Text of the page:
What our customers are saying…

Thank you so much for helping me get my insurance so quickly. I appreciate all of your help. I will definitely recommend you to my fellow classmates.
— Dave
Mr. Higgins explained in ways that I can understand. His compassion was unequal!
— Roxanne,
Thanks, Michael, I truly appreciate your prompt assistance…
— Laura
Thank you. This is helpful and I appreciate your time and assistance.
— Rick,
I was glad that you answered the phone. I know I made a good choice choosing you as my broker and applying with Blue Cross Blue Shield of Arizona. The more I think about it, the more I want to be with a company that has widespread recognition and is everywhere. So thanks again for everything!
— Liza,
“Hi Mike,
…my mother lives in Texas, but I thought I would ask you (a question about health insurance,) since the
comments about you on the website were heartfelt.

Thank you.

Houston, TX
— Rick,


You have provided professional & friendly guidance to our family for so many years and I hope you know how much we appreciate your help!!



Health Care Costs To Rise Significantly

Federal health care spending is to increase an average of 5.7% each year for the next decade. Health care spending was 3.6% last year, mainly due to the slow economic recovery, and the fact that the private sector is picking up more of the tab in the form of higher deductibles and co-pays.

Currently, health spending financed by government agencies represents 44% of all health care spending in the country, (Medicare and Medicaid primarily,) and this figure is projected to increase to 48% within the next ten years. Coverage expansion of the Affordable Care Act, and an aging population, are the top two reasons for this increase. Today, the U.S.A. spends 17% of the GDP on health care, and by 2023 it will be nearly 20%.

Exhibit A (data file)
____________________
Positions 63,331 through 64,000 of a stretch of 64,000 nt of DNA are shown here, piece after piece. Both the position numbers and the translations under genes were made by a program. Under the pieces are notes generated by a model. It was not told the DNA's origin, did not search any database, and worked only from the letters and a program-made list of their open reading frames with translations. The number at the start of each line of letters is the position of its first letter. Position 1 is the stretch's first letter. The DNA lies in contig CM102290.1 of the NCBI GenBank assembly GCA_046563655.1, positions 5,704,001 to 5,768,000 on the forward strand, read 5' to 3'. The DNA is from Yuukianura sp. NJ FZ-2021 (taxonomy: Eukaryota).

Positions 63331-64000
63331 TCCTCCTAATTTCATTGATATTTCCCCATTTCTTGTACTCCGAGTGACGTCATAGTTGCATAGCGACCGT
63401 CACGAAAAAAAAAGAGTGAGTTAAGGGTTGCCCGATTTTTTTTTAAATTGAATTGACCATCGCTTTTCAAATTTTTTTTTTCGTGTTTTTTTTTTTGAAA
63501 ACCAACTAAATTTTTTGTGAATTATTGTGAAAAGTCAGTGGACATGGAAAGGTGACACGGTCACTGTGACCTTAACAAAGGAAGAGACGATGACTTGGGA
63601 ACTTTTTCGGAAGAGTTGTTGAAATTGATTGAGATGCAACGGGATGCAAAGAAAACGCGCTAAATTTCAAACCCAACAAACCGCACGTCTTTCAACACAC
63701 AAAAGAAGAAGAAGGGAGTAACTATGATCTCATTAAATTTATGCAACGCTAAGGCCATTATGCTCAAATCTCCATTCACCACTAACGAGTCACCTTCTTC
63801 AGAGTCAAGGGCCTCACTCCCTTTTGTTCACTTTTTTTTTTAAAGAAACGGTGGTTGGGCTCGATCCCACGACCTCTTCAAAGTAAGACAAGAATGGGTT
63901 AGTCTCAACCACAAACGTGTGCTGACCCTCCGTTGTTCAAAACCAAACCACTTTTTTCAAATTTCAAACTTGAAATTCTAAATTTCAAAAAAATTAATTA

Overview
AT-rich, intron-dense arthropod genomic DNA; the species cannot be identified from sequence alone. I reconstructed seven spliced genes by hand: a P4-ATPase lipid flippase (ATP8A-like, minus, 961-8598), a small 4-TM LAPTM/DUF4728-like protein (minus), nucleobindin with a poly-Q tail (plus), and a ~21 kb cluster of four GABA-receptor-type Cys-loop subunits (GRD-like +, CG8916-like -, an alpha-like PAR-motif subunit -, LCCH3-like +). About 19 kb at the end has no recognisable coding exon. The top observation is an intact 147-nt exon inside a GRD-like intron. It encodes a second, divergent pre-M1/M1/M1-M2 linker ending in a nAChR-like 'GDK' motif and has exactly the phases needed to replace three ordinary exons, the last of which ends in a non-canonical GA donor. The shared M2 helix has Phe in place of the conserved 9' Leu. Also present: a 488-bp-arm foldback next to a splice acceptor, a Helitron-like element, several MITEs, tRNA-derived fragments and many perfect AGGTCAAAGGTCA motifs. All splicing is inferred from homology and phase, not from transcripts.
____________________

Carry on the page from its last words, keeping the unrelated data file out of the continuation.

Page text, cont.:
In 2015, Medicare spending is projected to decrease by 2.7%, almost entirely due to the $716 billion dollar cut to the Medicare Advantage program, spread over ten years. These funds are now used to help pay for the Affordable Care Act. Unfortunately, many seniors have been forced to switch doctors or plans due to these cuts. More and more providers will stop accepting patients with this type of coverage due to the lower reimbursement rates paid by the government, demanding higher reimbursement rates from private insurers. This of course will lead to ever increasing premium increases and higher out of pocket costs. Adding to the problem are an increased number of baby-boomers enrolling in Medicare starting in 2016, when Medicare spending is projected to rebound to 7.3% from 2.7% in 2015. More federal spending on health care, a doctor shortage presently, and fewer providers accepting government reimbursement rates, all point to higher premiums for the foreseeable future.

Premium rate increases are projected to be nearly 6% per year for the next decade, and out of pocket expenses are to increase 6% per year as well.

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Posted by:
Michael Higgins

Posted on:
December 22nd, 2014

Posted in: